We all have fabulous essays of how we lived, laughed and loved. Some humorous — others — poignant. Will your children wonder what you saw when you pressed your nose against the window of your childhood home? When you were seven, were Saturday mornings a time for play or chores? What’s the story behind Aunt Kay’s crazy elephant collection? Here are a few tips to inspire you to share a unique gift — your engaging stories.
Begin with an idea.
• Describe your childhood best friend and a favorite activity.
• Tell a story about when you got into trouble. What did you learn?
• Complete these sentences: The most joyful day ever was when ...
Just for fun I…
This time I followed my heart…
• Describe meeting your spouse for the first time.
• Share something profound you learned from a child, a pet, a complete stranger.
• Share an inspirational story of an answered prayer or divine intervention.
• Reflect on something you’ve put off, will you accomplish it in the next year?
Begin by simply putting your history on the page. Don’t worry about being eloquent. Don’t worry about punctuation or grammar. Just get your thoughts down. Write what you saw, what you heard, and how things smelled. Include your emotions. Be authentic. And, use these writer’s principles to make your stories memorable.
#1 Show, don’t tell.
Using sharp verbs and showing action brings stories to life. For example, instead of saying Dad arrived home in a happy mood (telling), you write, "Dad burst through the garden gate with a generous smile and a bouquet of crimson dahlias in his hand."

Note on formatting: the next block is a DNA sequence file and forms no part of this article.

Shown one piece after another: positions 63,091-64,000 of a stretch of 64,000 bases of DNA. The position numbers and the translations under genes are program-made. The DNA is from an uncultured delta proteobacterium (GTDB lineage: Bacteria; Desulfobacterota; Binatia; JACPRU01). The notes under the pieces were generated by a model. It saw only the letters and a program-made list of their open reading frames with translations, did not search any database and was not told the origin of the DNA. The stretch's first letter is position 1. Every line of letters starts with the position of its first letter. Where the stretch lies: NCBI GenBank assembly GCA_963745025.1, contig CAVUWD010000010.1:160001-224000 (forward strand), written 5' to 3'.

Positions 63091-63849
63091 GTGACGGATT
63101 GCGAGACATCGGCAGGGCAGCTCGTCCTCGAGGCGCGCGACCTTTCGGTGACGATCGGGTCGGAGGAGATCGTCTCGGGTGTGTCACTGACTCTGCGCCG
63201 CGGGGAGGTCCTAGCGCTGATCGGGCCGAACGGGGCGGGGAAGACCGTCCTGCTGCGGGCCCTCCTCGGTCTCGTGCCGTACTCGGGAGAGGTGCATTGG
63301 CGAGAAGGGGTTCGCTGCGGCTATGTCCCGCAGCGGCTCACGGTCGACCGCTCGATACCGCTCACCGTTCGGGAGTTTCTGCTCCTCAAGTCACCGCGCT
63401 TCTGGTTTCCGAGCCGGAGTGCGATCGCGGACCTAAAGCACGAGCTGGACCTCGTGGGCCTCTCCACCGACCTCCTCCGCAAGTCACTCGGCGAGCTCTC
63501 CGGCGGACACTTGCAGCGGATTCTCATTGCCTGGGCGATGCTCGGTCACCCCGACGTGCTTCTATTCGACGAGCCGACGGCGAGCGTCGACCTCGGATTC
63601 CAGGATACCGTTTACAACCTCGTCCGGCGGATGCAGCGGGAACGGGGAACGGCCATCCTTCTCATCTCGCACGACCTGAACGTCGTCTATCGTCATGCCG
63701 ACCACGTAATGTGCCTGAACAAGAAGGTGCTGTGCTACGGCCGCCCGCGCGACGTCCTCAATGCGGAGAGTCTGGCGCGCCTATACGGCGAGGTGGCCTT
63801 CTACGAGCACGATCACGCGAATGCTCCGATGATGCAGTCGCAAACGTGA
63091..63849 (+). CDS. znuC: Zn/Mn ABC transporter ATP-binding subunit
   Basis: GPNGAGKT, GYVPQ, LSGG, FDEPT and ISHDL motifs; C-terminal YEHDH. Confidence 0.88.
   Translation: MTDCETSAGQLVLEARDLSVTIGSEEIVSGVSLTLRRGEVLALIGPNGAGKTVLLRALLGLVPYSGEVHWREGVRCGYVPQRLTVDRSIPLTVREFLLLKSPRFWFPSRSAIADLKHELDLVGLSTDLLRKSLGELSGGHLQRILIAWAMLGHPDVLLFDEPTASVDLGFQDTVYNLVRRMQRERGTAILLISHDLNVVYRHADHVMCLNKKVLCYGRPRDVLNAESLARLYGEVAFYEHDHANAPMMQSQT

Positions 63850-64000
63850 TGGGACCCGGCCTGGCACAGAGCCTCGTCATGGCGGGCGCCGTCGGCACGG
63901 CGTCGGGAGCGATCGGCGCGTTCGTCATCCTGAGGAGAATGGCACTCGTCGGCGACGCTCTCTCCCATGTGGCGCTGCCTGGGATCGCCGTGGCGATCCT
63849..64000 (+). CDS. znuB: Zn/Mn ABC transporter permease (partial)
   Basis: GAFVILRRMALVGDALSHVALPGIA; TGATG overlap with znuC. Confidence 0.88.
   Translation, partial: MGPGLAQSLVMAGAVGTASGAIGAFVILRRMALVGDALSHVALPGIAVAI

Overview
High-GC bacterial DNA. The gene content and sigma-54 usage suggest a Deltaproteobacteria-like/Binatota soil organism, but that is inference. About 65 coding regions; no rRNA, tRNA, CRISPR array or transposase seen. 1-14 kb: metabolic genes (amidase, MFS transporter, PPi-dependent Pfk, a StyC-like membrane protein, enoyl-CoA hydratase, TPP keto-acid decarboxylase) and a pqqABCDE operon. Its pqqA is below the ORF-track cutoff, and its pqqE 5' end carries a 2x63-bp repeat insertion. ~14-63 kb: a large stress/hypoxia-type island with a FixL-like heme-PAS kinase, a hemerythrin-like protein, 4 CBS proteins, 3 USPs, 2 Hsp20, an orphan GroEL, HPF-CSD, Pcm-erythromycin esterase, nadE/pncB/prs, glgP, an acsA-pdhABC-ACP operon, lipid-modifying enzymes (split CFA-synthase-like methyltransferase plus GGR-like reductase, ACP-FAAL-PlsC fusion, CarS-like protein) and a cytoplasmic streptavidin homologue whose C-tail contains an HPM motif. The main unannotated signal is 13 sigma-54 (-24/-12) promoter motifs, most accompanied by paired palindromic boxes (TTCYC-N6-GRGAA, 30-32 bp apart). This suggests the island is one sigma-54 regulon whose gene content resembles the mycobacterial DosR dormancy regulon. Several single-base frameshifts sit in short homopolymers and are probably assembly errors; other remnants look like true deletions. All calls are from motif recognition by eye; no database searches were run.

#2 Make each word, the right word.
When writing a magazine article, I wanted to describe an angry teenager. But the word angry didn’t fit the situation well. I looked in my thesaurus but still couldn’t find the right word. A few days later I was reading Readers Digest’s Word Power and came across sullen. That was it. I jumped up and turned on my computer and replaced angry with sullen which means resentful, sulky and sour. Perfect!
Finding the best word to describe a mood or action can be a challenge. Words have textures, tints and shades. Take the time to check a dictionary and thesaurus to find the right one for the picture you are painting. For example, when describing color use navy, periwinkle or sapphire instead of blue. Find interesting words, but don’t use long or difficult words—just to use long and difficult words. Most readers won’t dust off their dictionaries to read your story; they will lose interest quickly if they don’t understand you.
#3 Clear the clutter.
Next, you can improve your writing by eliminating words that clutter. Instead of: She replied in a very soft manner; use, she whispered. And watch for redundancy; it is not small in size, it’s small. Also avoid wordy expressions. William Zinsser in his classic book, On Writing Well says, "There’s no need to say, ‘At the present time we are experiencing precipitation.’ " How can we simplify? It is raining, or possibly it is drizzling, or maybe we’re in a downpour.
Set your work aside for a day or two and then read it out loud and ask, "Does my writing sound pleasing and natural? Have I included interesting details and chosen the best words possible? What can I eliminate?" You may wish to read to a friend and ask for advice. Then rewrite and reread. Now is also the time to look for and correct punctuation mistakes.
Perhaps you’ll write several stories and put them together with photos for a gift loved ones will cherish. Or maybe like me, you’ll write a story each year and send it along with your Christmas cards. If you wish, you can self-publish your own book online. You hold a wonderful treasure — a library of fascinating history, humorous anecdotes and life lessons. Why not share; you’ll entertain and encourage your family and friends in their life’s journey.
Ready to write your legacy? Brittany Park will be hosting a writer’s group soon. Please call if you have an interest in joining us.